Shares of Time Inc., the magazine company that began trading Monday after being spun off from Time Warner, got off to a rough start, falling nearly 7 percent before recovering somewhat. Bloomberg The shares, trading under the ticker symbol TIME, slid less than 1 percent to $23.30 at the close in New York, after earlier dropping by as much as 6.7 percent. Shares of Time Warner, which owns the Warner Bros. movie studio and cable networks such as HBO and CNN, rose 1.2 percent to $68.99. FishbowlNY Last week, Time Inc.’s execs met with editors and asked them to begin the process of cutting 25 percent of editorial spending. That means staffing cuts are coming by the bunches. HuffPost Time Inc. laid off hundreds of employees in 2013 and earlier this year. Some titles, such as People, appear to have already started with their layoffs. Time Inc. is also set to leave its longstanding home, the Time-Life Building, for a cheaper downtown pad. THR Dealmaking could be on the agenda, but unlikely in the form of big acquisitions. Time Inc. was spun off with $1.3 billion in debt. Analysts have compared that to the lack of debt that Rupert Murdoch’s News Corp got when the mogul’s empire was split into two last year. Moody’s recently rated Time Inc.’s debt below investment grade, but other observers said the debt will also allow Time Inc. to show that it can be trusted financially.

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Quartz Expands to India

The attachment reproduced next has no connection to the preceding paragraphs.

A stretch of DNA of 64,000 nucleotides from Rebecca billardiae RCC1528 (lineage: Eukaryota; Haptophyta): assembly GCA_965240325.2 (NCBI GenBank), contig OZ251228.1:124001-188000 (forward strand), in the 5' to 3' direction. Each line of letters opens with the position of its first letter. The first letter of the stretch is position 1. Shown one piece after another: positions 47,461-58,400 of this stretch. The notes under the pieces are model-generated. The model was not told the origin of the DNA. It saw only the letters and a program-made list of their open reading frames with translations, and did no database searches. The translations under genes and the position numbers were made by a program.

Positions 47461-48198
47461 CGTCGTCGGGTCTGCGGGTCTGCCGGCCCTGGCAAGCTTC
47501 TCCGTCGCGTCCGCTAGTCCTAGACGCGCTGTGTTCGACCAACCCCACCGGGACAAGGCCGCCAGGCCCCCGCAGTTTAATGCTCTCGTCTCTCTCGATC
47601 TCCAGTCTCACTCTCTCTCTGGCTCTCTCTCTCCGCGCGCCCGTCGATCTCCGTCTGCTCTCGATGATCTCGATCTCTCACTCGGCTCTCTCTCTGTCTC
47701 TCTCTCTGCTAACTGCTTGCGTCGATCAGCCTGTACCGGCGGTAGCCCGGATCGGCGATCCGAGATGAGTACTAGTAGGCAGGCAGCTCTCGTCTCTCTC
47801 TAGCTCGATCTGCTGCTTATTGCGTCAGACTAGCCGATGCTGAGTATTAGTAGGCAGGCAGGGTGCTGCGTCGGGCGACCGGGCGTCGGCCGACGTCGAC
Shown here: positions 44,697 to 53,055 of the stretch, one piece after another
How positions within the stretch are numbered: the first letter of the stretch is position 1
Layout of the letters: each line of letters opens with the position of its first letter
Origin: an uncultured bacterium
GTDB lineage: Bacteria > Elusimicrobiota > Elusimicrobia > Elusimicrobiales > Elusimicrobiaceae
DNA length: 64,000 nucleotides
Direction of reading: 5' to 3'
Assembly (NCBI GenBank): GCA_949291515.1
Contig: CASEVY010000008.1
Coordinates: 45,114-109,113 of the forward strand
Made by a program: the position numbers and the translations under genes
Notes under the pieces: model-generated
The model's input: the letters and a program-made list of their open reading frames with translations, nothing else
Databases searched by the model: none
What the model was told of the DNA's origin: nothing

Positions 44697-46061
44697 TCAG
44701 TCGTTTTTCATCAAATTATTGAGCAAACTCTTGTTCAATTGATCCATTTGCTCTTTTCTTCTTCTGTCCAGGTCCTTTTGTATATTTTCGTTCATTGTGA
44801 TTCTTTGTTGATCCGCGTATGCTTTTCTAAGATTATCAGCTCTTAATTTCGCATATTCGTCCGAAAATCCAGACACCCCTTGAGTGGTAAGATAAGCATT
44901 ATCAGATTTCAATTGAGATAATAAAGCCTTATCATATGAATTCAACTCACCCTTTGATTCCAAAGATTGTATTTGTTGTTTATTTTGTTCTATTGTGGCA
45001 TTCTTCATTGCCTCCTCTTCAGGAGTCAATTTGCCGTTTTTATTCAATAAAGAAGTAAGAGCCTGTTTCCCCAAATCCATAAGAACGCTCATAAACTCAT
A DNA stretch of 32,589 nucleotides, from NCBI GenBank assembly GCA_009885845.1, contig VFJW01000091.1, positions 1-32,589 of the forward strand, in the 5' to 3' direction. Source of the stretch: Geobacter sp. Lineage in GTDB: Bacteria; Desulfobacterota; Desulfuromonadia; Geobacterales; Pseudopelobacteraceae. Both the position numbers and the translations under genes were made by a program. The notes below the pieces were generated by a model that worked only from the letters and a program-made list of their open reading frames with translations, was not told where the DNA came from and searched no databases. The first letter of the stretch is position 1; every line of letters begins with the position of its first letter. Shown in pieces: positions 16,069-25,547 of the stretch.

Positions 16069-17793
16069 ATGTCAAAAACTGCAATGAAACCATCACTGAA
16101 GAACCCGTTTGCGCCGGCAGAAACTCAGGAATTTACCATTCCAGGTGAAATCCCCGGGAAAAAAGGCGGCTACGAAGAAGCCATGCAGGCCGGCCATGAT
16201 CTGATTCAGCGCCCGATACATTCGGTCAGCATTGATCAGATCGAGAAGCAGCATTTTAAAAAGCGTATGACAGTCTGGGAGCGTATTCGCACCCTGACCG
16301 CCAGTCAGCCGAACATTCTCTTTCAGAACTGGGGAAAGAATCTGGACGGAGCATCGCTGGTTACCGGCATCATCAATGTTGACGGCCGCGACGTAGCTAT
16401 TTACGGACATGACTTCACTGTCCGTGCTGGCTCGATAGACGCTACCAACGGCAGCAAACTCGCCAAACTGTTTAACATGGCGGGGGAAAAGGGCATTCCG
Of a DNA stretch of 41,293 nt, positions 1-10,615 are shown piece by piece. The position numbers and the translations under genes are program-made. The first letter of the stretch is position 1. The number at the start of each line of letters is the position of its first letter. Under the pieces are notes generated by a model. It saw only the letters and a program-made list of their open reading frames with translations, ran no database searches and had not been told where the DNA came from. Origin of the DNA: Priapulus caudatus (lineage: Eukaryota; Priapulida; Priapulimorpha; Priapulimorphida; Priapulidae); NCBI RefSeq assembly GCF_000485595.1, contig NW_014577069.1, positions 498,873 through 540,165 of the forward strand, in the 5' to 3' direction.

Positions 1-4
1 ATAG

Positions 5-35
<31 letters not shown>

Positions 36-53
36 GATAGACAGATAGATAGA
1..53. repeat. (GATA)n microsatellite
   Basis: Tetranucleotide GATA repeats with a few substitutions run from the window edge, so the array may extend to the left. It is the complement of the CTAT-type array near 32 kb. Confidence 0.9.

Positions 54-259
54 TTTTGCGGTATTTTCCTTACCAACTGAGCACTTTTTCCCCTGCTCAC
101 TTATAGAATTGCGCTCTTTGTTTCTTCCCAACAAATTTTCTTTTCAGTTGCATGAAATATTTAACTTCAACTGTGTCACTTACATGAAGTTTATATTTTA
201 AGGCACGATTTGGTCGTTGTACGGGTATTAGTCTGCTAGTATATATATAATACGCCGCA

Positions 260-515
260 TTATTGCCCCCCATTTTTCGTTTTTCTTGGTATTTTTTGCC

Quartz, the online business brand from Atlantic Media, has expanded its operations to India. The site — available to users in India at qz.com and all others at qz.com/india — will be lead by Sruthijith KK, a reporter who previously worked for The Economic Times.

“We’re deeply committed to providing sophisticated coverage of India to our readers there and around the world,” said Quartz’s editor-in-chief, Kevin Delaney, in a statement. “And we’re very optimistic that through Quartz India, more Indian business people will come to value Quartz’s creative, digital, visual, data-rich approach to covering the region and the global economy.”

Quartz launched in 2012, and according to The Atlantic, it’s doing great. This year’s ad revenue is projected to be up more than 400 percent compared to 2013.

Quartz Adds Two, Promotes a Third

DanFrommerPicDan Frommer (pictured) is the new technology editor, starting this Friday; Annalisa Merelli is joining the Ideas team as a reporter; and Matt Phillips is now a markets and finance editor. Below is parsed info from the internal memos sent out by Quartz president and EIC  Kevin Delaney.

Frommer:

Dan is an experienced tech writer, beginning at Forbes and then from 2007 as one of the founding staff (with Henry Blodget and Peter Kafka) of Silicon Alley Insider, which later became Business Insider. He coded early versions of the site and wrote 5,700 posts while there.

Dan launched his own tech news site in 2011 called SplatF. Dan’s posts are rooted in scoops of analysis – and charts. This Netflix/AOL subscriber chart is my favorite example. We’re looking to Dan for much more of this great analytical and visual coverage of the tech industry for Quartz.

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Morning Media Newsfeed: ECJ Tackles Web Records | ABC Pitches Brands | FCC Faces Protests

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European Court Lets Users Erase Records on Web (NYT)